If you are reading this site, I’m willing to bet you’ve played GTA. I’m not going to waste words describing the sandbox nature of the game. Instead, lets focus on the new.
The primary addition to this game, and it is a significant one, is the introduction of multiple playable characters. This doesn’t just mean three different people to dress up, level up, and otherwise terrorize the town with. There are subtle gameplay differences, from their initial stats to their unique “skill”. As you play the game, you’ll notice a little yellow meter filling up. For each character, that meter represents the amount of “skill” you’ve got available. Franklin, the wheel man of the group, has the ability to slow down time while at the wheel of a car, giving him inhuman reaction time and letting the car turn on a dime. Clicking in and out of this can give you one hell of an edge during those little moments when a chase or getaway starts to go out of control. Michael, your second character, can slow time while on foot, giving you more time to line up shots or otherwise think things through. Trevor, the berzerker of the group, can ridiculously boost his ability to absorb damage, making him a one man army when bullets start flying.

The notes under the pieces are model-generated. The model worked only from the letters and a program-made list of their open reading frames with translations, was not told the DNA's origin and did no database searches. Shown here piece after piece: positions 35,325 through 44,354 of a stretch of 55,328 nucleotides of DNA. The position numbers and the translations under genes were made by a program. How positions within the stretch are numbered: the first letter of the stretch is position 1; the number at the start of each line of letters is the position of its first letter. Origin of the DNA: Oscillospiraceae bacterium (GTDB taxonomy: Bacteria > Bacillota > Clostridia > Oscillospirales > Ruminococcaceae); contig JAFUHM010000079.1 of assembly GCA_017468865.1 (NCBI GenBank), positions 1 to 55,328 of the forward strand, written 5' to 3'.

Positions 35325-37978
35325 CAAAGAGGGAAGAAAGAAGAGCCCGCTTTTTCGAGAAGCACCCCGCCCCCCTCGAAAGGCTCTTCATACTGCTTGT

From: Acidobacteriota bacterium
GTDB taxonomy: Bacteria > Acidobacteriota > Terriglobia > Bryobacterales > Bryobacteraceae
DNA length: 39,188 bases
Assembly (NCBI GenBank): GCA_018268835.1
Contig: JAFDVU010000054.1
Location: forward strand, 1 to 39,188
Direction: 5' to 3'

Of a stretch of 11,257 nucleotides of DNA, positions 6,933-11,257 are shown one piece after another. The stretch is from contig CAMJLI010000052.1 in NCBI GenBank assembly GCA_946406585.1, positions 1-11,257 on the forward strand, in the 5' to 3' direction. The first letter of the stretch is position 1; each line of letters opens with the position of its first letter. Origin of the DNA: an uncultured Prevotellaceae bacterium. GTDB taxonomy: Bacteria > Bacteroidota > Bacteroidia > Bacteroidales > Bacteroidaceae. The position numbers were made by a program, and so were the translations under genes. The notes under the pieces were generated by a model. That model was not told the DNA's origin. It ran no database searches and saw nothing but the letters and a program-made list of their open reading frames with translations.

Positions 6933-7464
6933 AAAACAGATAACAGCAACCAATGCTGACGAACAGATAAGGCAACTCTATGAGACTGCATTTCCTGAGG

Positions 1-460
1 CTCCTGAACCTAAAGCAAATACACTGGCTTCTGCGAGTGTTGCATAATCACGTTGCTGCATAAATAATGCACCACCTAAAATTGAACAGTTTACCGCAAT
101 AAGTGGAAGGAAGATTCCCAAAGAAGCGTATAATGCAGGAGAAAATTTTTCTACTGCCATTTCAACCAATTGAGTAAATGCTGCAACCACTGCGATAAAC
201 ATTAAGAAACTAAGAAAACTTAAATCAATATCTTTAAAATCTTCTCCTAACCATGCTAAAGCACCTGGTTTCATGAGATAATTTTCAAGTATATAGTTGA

Aside from having three characters, each with their own dedicated missions to fulfill, the larger cast lends it self to a new game mechanic; the heist. At multiple points during the game you’ll be called upon to do a complex “score”. These operations are broken down into planning, acquisition, execution, and getaway phases. In the planning phase the mastermind of a given heist presents two options to pull off the job. One usually leans heavily on finesse, the other on smash-and-grab tactics. Once you choose an option, you need to put together a crew. You’ll need things like hackers, gunmen, and drivers, each of whom can be recruited from secondary characters. They have stats, with the more skillful requiring a bigger slice of the pie, while the amateurs doing a poorer job and potentially becoming a liability. Reusing the same crew lets you build their skills, so it pays to be loyal.